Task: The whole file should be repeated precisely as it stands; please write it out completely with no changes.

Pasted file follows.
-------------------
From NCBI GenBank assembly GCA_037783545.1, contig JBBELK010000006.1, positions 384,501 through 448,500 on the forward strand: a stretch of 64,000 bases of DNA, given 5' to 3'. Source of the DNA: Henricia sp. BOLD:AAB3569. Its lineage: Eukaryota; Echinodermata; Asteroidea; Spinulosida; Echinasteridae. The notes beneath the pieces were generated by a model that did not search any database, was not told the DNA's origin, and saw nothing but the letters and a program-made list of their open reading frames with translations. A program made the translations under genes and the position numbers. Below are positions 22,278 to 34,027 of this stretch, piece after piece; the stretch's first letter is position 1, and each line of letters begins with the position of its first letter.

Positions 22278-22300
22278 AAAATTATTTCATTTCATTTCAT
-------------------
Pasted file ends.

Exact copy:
From NCBI GenBank assembly GCA_037783545.1, contig JBBELK010000006.1, positions 384,501 through 448,500 on the forward strand: a stretch of 64,000 bases of DNA, given 5' to 3'. Source of the DNA: Henricia sp. BOLD:AAB3569. Its lineage: Eukaryota; Echinodermata; Asteroidea; Spinulosida; Echinasteridae. The notes beneath the pieces were generated by a model that did not search any database, was not told the DNA's origin, and saw nothing but the letters and a program-made list of their open reading frames with translations. A program made the translations under genes and the position numbers. Below are positions 22,278 to 34,027 of this stretch, piece after piece; the stretch's first letter is position 1, and each line of letters begins with the position of its first letter.

Positions 22278-22300
22278 AAAATTATTTCATTTCATTTCAT